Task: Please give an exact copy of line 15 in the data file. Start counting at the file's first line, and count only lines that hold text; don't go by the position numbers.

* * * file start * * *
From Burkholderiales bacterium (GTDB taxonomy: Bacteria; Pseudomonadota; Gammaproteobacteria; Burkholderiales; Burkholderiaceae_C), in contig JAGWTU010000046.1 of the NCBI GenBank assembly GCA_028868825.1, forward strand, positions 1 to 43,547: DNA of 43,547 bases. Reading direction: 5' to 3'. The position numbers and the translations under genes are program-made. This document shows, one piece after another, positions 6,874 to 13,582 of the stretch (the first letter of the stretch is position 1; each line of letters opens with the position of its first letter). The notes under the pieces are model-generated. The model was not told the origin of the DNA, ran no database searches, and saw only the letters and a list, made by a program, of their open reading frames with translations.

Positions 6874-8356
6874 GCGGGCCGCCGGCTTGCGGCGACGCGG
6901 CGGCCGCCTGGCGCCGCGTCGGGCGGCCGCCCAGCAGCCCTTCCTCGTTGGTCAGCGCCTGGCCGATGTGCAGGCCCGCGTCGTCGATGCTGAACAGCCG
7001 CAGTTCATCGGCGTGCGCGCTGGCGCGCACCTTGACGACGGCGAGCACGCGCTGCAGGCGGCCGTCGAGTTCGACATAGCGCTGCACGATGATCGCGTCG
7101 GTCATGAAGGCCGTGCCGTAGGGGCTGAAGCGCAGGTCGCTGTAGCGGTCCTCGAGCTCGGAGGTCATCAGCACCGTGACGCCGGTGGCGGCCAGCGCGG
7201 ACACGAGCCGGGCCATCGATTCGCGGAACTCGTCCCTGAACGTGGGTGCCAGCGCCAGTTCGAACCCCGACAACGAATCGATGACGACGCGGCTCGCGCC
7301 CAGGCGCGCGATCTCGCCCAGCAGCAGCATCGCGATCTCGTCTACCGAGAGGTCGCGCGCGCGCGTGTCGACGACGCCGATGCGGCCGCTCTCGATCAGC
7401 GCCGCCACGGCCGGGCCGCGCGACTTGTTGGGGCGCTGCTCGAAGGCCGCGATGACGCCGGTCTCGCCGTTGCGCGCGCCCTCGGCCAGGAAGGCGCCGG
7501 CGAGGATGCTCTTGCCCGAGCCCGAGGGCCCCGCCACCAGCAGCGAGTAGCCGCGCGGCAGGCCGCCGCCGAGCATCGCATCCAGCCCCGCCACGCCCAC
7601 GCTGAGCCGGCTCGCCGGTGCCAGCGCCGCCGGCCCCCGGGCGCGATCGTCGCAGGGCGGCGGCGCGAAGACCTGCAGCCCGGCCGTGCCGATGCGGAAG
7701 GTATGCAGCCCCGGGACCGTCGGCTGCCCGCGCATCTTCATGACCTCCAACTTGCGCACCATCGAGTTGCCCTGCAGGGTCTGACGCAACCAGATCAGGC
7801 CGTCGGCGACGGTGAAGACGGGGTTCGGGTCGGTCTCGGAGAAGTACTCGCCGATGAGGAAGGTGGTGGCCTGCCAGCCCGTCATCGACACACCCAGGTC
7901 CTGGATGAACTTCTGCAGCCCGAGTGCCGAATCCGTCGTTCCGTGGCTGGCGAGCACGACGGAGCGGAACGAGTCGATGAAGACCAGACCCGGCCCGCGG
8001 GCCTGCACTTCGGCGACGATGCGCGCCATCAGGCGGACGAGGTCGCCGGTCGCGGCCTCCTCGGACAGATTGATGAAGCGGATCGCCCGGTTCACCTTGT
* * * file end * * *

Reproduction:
8001 GCCTGCACTTCGGCGACGATGCGCGCCATCAGGCGGACGAGGTCGCCGGTCGCGGCCTCCTCGGACAGATTGATGAAGCGGATCGCCCGGTTCACCTTGT